Award-winning scientist Jahren (Geology and Geophysics/Univ. of Hawaii) delivers a personal memoir and a paean to the natural world. The author's father was a physics and earth science teacher who encouraged her play in the laboratory, and her mother was a student of English literature who nurtured her love of reading. Both of these early influences engrossingly combine in this adroit story of a dedication to science. Jahren's journey from struggling student to struggling scientist has the narrative tension of a novel and characters she imbues with real depth. The heroes in this tale are the plants that the author studies, and throughout, she employs her facility with words to engage her readers. We learn much along the way--e.g., how the willow tree clones itself, the courage of a seed's first root, the symbiotic relationship between trees and fungi, and the airborne signals used by trees in their ongoing war against insects. Trees are of key interest to Jahren, and at times she waxes poetic: "Each beginning is the end of a waiting. We are each given exactly one chance to be. Each of us is both impossible and inevitable. Every replete tree was first a seed that waited." The author draws many parallels between her subjects and herself. This is her story, after all, and we are engaged beyond expectation as she relates her struggle in building and running laboratory after laboratory at the universities that have employed her. Present throughout is her lab partner, a disaffected genius named Bill, whom she recruited when she was a graduate student at Berkeley and with whom she's worked ever since. The author's tenacity, hope, and gratitude are all evident as she and Bill chase the sweetness of discovery in the face of the harsh economic realities of the research scientist. Jahren transcends both memoir and science writing in this literary fusion of both genres.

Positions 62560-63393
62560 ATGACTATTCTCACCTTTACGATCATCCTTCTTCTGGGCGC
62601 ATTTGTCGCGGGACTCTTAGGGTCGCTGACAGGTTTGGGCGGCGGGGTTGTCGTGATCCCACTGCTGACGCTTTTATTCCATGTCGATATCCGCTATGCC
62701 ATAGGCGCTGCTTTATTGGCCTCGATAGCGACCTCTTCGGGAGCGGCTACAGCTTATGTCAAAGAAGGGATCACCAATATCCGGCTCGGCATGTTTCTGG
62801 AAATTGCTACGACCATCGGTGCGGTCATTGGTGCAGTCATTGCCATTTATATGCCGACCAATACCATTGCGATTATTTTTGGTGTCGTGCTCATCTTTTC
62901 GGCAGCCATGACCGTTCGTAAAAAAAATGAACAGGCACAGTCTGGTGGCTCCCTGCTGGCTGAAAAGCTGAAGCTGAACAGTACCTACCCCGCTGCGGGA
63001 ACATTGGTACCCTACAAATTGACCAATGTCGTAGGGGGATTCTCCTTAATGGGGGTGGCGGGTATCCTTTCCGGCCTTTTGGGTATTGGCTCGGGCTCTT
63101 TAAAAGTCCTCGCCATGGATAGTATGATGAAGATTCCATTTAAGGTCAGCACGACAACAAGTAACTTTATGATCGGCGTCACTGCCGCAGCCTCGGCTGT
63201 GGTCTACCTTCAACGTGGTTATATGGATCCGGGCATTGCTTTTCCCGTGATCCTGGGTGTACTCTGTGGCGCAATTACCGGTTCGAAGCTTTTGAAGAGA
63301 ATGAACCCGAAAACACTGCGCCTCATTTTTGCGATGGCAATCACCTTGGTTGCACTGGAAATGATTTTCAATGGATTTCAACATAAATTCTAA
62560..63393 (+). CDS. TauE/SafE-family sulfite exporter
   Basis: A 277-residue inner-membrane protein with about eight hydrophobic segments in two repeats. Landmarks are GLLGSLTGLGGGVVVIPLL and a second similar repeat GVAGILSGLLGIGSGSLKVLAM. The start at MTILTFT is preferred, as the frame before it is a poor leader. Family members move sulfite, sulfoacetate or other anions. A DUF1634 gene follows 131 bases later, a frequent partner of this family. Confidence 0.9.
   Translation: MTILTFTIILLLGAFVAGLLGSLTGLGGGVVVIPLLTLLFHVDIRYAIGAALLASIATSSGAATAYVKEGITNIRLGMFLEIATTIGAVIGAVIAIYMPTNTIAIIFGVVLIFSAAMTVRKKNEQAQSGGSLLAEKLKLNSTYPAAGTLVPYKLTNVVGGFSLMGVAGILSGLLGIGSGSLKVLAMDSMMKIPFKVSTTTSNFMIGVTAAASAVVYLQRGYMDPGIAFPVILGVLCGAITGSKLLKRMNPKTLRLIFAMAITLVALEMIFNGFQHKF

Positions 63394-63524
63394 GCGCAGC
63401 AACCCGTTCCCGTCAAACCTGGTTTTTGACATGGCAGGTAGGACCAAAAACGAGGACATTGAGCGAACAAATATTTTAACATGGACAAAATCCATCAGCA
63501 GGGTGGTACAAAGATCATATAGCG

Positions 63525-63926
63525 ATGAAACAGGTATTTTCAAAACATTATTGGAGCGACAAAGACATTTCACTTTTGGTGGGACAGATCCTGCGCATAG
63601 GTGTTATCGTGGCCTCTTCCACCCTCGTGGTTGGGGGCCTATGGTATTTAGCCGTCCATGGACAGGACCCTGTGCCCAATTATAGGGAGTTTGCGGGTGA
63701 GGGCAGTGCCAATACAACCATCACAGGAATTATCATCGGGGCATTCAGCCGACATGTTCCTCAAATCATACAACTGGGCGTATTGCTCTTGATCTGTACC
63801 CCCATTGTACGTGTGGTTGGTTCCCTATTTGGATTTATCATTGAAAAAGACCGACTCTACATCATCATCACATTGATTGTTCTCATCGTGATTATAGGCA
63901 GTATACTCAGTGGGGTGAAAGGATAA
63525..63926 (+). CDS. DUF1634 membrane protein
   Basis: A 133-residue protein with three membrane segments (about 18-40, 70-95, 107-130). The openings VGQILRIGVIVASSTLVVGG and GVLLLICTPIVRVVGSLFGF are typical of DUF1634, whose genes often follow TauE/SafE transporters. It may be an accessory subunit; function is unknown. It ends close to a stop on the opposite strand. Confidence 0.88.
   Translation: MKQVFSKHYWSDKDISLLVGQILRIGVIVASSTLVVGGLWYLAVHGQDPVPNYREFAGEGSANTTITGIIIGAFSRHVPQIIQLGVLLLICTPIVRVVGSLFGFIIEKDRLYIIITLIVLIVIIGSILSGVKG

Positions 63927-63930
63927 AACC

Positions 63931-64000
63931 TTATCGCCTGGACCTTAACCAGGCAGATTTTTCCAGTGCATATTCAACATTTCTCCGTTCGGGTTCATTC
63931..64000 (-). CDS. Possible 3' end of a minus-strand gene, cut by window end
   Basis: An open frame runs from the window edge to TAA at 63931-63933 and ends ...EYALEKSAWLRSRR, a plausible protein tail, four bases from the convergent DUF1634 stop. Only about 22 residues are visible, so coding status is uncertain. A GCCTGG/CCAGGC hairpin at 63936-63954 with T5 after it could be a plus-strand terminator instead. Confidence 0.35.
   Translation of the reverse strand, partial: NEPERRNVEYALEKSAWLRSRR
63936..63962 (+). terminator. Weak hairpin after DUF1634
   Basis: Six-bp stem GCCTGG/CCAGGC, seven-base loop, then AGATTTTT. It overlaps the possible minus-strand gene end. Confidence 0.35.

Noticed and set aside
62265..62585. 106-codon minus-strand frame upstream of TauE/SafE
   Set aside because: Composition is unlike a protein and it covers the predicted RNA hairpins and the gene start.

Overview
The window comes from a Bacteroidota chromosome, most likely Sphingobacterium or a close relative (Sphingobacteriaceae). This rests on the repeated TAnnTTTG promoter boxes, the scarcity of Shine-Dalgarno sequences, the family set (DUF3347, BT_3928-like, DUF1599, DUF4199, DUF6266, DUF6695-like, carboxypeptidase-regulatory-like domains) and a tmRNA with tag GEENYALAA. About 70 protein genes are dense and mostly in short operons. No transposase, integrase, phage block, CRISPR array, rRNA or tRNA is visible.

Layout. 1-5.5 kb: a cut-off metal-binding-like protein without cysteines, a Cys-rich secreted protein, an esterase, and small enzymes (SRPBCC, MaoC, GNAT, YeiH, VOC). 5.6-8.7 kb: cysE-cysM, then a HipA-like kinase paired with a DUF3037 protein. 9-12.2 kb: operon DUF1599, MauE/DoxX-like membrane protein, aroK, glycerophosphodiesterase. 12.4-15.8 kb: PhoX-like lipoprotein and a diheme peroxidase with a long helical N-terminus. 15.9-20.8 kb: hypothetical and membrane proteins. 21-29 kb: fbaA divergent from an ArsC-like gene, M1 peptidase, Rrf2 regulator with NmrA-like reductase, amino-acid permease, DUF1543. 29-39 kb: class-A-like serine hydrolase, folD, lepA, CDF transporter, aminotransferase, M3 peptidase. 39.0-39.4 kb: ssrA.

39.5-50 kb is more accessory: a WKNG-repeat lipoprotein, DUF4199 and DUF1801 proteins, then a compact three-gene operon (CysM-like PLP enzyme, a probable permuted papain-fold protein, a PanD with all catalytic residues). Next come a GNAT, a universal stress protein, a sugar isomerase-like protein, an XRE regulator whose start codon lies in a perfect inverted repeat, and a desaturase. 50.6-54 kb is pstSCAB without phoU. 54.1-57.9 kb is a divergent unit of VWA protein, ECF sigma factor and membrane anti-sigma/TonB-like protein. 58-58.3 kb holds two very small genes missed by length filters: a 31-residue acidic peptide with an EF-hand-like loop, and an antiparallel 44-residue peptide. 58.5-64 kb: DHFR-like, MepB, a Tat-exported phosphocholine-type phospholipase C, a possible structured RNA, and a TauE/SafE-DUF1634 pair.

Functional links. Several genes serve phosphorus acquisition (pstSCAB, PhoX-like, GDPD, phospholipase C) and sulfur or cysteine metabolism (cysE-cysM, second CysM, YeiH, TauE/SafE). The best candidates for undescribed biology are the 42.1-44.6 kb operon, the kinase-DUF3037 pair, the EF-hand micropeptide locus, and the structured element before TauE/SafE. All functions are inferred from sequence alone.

COPYRIGHT(2016) Kirkus Reviews, ALL RIGHTS RESERVED.

  • Library Journal

    November 15, 2015
    Multi-award-winning scientist Jahren talks about plant life but also "her" life. That rare book getting pushed in venues ranging from "Scientific American" to "Jezebel".

    Copyright 2015 Library Journal, LLC Used with permission.

  • Siobhan O'Connor, TIME, 100 Most Influential People "It is a rare breed of scientist who is both a leader in her field and a great writer, but Hope Jahren is both. A tenured professor at the University of Hawaii, Jahren has built a career and a reputation in science by unearthing secrets hidden in fossilized plant life. Her work has resulted in at least 70 studies in dozens of journals, but it's also given her a platform to talk about something else: widespread sexual harassment and discrimination in science. On her blog, in op-eds and in her new memoir, Lab Girl, Jahren wields her influence to call out a culture that has caused women to flee the field she so loves. That's why she does it: she loves science. And whether she's writing about lab funding, discrimination or deciduous trees, she has a way of making you love it too."